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Boston will deploy about 500 police officers on Saturday to prevent possible violence at a "free speech" rally and planned counterprotests, the mayor and police commissioner said Friday.

"As we have seen with the events in Charlottesville and around the country, white nationalists are emboldened by the current political administration and growing police state", wrote the organizers of the "Fight Supremacy" march.

Counterprotesters from Black Lives Matter and other groups denouncing racism and anti-Semitism marching from there to the Common, and another group plans to rally on the steps of the Statehouse overlooking the sprawling park.

Around 10 participants of the Free Speech rally were waiting to gain entry through police barricades to their protest site on Boston Common.

More than half of USA states allow people to attend rallies with firearms, and some allow keeping those guns concealed, said Darrel Stephens, executive director of the Major Cities Chiefs Association, an organization of police department heads. "Make no mistake: we do not welcome any hate groups to Boston and we reject their message", he said, adding: "Love, not hate". "But, believe me, we are not going to let anything happen".

"Fitchburg State University has always been, and will continue to be, a community that values diversity and inclusiveness and understands the richness they bring", Lapidus said.

Citing the bigotry and violence associated with similar groups, Mayor Marty Walsh has spoken out against the rally.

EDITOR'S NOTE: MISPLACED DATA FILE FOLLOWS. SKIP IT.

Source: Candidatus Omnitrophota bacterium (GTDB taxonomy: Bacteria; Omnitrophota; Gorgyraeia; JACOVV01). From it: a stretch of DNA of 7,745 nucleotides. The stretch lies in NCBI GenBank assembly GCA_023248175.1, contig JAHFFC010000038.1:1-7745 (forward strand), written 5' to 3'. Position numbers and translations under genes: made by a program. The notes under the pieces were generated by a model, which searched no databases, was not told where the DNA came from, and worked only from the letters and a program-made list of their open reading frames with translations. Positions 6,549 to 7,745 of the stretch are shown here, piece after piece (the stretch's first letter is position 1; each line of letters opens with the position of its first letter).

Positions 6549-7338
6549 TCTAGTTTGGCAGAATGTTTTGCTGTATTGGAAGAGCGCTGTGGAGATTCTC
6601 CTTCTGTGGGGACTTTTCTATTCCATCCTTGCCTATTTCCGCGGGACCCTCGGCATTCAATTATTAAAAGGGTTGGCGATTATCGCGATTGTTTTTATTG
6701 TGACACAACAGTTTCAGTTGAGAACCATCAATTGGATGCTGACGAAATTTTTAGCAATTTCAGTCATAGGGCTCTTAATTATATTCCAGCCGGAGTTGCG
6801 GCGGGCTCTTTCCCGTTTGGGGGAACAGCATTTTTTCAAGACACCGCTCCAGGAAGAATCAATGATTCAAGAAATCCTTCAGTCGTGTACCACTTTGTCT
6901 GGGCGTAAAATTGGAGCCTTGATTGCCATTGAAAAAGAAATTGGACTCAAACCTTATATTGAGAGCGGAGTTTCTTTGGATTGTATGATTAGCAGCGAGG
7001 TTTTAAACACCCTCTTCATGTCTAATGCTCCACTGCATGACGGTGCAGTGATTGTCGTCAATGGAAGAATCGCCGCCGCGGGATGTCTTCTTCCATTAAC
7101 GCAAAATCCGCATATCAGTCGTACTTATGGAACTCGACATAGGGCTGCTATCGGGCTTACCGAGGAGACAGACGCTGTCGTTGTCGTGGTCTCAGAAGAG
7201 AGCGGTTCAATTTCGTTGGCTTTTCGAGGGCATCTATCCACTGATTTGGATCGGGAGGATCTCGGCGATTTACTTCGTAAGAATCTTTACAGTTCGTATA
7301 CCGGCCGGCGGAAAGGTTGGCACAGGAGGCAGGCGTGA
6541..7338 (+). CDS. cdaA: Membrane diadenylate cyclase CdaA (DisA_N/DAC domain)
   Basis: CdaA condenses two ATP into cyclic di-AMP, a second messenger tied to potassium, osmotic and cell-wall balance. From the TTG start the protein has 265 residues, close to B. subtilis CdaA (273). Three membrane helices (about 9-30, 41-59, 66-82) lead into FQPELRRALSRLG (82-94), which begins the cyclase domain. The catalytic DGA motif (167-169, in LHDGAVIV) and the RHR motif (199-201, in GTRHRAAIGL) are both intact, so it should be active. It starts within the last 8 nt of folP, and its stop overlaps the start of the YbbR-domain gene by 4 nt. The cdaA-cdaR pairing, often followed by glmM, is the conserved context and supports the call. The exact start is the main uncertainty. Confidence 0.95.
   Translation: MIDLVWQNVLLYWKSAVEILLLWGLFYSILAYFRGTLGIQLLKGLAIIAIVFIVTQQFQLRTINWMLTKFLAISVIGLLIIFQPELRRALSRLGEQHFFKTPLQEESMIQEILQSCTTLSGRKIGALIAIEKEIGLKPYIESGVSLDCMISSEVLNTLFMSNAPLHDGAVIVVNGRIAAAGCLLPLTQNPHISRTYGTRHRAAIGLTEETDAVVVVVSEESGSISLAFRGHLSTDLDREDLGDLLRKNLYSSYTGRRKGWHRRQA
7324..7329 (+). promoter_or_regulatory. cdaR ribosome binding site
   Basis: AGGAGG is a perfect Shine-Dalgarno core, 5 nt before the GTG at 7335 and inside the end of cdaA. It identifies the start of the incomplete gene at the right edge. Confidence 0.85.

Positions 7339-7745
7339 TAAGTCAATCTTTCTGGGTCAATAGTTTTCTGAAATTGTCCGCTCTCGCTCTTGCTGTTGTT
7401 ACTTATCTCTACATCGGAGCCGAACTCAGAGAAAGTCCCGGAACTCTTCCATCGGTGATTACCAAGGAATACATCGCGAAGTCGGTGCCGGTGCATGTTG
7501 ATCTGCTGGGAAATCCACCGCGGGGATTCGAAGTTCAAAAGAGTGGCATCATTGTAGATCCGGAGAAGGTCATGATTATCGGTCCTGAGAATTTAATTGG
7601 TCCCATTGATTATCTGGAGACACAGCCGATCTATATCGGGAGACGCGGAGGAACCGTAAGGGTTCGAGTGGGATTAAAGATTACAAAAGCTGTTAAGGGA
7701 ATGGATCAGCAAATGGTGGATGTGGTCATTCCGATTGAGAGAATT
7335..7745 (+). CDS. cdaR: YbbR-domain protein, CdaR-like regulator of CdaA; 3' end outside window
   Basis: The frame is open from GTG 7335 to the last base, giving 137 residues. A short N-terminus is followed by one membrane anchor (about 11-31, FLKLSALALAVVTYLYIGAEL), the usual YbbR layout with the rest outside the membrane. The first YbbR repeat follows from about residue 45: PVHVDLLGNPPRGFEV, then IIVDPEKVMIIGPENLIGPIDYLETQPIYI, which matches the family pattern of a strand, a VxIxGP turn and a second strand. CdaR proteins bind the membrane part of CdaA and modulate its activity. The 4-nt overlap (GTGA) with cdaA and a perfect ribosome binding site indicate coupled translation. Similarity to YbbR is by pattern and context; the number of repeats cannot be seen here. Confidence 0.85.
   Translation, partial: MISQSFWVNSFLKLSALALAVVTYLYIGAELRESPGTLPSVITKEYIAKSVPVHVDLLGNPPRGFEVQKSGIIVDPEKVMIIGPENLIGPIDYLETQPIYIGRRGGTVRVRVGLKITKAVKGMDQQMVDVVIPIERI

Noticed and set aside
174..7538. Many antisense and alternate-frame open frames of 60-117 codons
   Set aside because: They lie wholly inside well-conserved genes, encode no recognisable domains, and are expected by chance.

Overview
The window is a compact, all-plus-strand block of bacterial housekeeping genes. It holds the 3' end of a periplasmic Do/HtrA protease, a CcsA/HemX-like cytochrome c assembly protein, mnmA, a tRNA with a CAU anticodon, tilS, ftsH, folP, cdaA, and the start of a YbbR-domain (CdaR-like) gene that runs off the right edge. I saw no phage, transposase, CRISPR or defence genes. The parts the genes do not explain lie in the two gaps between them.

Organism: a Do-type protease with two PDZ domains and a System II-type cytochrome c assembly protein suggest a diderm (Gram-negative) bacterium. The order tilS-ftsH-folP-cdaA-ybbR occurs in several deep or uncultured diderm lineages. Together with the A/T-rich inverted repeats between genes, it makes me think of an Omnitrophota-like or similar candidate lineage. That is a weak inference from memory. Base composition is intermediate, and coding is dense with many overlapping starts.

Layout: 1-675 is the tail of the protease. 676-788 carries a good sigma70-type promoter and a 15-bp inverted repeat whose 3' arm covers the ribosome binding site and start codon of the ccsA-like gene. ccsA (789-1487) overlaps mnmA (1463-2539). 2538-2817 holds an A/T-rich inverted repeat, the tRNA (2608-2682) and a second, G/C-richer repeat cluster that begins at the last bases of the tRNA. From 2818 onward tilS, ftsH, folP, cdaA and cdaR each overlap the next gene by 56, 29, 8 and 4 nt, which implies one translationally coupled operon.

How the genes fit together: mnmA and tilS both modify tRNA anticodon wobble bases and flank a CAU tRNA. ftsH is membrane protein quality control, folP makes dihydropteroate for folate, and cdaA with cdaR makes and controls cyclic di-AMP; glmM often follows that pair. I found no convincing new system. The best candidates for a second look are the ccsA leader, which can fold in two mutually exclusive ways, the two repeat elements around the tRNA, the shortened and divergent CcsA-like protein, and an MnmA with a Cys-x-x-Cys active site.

"We can not continue to ignore racism, ignore white supremacism, ignore neo-Nazis and pretend it's not a problem", she said.

Last weekend's clashes in Charlottesville, Virginia, where one woman was killed in a vehicle rampage after bloody street battles, ratcheted up racial tensions already inflamed by white supremacist groups marching more openly in rallies across the United States.

A counter-protest is also planned, with some 11,000 people saying on Facebook they plan to attend.

A number of speakers are expected to talk at the rally, and a top Boston police officer said that "if anyone gets out of control, it will all be shut down".

Its organizers say, however, that this rally will be different that the Unite the Right event. Thousands of counter-protesters are also expected to show up, including some from western Massachusets.

He said in a separate interview that he does not expect violence.

Interacting with the groups who may be touting white supremacist ideologies "gives them a platform", he warned.

Several activist organizations are planning a counter-protest and march to Boston Common in resistance of white supremacist ideologies.